Project design decisions of egalitarian and non-egalitarian international organizations: Evidence from the Global Environment Facility and the World Bank

Alice Iannantuoni, Charla Waeiss, Matthew S. Winters

Research output: Contribution to journalArticlepeer-review

Abstract

Foreign aid flows result from agreements reached between states that need resources and other states or international organizations that can provide those resources. Recent literature has argued that different international development organizations bargain with aid-receiving states in particular ways. Specifically, some authors argue that non-egalitarian international development organizations seek to secure more gains when bargaining with economically weak states. Global Environment Facility projects are negotiated by the international agency that will implement the project, allowing us to examine this claim in the context of a set of similar development projects. Correcting and reanalyzing an existing dataset describing the composition of financing in GEF projects, we find no evidence that the financing terms provided by different GEF implementing agencies varies by the type of organization. Both egalitarian and non-egalitarian agencies provide more external funding to poorer countries. We replicate this result using data from development projects financed by the World Bank, the archetypal non-egalitarian international organization. We discuss how our results are consistent with organizational behavior that originates in the interests of an international bureaucracy oriented toward poverty alleviation.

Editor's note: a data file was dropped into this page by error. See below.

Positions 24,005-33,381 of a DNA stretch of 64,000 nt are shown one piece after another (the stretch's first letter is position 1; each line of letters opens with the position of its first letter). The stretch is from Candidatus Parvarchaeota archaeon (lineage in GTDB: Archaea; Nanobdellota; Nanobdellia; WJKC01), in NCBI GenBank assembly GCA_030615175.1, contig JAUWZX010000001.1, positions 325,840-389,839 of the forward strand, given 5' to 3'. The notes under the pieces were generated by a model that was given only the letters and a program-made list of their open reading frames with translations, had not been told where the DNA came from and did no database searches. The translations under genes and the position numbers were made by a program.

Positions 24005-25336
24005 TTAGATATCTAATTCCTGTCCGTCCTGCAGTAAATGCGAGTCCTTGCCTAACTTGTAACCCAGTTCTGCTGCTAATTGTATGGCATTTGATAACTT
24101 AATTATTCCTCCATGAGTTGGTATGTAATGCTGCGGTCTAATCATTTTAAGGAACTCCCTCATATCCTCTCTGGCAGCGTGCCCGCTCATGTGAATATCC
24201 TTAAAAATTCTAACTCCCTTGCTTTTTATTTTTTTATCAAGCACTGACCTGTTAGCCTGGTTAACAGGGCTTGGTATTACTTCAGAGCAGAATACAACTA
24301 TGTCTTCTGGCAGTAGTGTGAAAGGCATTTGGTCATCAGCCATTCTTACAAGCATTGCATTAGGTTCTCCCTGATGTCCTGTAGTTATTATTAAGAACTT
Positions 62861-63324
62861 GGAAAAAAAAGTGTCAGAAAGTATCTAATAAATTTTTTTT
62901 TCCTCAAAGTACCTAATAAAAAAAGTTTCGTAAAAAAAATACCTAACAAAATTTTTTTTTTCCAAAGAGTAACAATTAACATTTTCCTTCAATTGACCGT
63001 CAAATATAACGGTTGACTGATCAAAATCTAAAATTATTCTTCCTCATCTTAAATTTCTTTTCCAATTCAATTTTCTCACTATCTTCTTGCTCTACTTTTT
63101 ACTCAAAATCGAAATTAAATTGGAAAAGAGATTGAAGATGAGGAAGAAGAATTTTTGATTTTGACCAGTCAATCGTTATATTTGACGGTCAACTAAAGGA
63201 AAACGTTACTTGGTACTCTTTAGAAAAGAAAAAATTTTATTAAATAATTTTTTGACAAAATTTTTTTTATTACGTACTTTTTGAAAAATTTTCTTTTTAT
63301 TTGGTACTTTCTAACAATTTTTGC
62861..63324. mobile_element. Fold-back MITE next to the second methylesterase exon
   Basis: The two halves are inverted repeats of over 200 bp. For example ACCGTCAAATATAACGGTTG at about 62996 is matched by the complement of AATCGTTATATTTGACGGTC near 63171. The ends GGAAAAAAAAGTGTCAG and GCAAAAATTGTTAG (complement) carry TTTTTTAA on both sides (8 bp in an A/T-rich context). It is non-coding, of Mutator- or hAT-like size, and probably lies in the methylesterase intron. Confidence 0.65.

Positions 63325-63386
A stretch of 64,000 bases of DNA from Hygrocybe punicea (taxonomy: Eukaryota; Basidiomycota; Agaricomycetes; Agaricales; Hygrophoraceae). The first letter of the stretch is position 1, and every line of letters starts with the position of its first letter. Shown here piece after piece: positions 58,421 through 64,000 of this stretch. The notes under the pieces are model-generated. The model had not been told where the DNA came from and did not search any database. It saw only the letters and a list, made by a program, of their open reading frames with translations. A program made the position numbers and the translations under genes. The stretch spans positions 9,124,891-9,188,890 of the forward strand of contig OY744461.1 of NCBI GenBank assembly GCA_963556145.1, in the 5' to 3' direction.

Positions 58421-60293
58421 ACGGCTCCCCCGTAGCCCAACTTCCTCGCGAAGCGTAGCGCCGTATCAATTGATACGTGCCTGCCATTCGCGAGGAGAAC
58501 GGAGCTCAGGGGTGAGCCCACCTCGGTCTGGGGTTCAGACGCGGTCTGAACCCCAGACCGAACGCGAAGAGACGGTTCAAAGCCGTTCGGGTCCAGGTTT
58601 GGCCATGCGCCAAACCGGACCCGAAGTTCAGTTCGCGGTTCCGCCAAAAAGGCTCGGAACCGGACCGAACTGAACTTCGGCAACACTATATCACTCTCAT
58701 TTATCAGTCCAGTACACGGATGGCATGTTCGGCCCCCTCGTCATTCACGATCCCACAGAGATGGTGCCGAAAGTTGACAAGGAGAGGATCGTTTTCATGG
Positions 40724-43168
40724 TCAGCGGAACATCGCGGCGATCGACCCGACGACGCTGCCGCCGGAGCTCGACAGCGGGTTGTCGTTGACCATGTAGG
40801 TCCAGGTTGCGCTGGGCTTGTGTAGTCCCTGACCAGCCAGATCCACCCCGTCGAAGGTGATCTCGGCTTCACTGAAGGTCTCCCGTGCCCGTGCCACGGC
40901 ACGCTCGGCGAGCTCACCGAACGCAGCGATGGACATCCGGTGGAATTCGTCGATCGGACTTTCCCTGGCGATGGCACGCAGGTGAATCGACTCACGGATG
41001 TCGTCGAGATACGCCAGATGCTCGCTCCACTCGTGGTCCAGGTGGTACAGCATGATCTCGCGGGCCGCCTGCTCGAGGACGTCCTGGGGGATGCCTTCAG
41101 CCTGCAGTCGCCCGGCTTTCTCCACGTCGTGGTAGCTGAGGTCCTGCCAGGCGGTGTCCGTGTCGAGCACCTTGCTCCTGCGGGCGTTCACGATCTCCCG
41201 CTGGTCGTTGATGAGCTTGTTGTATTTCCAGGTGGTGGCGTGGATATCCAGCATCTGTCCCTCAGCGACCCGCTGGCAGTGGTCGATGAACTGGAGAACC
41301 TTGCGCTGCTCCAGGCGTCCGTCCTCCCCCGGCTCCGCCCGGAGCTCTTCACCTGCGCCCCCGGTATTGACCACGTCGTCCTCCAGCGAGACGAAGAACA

Original languageEnglish (US)
Pages (from-to)431-462
Number of pages32
JournalReview of International Organizations
Volume16
Issue number2
DOIs
StatePublished - Apr 2021

Keywords

  • Bargaining
  • Counterpart funding
  • Foreign aid
  • Global environment facility
  • International organizations
  • World Bank

ASJC Scopus subject areas

  • Economics and Econometrics
  • Political Science and International Relations

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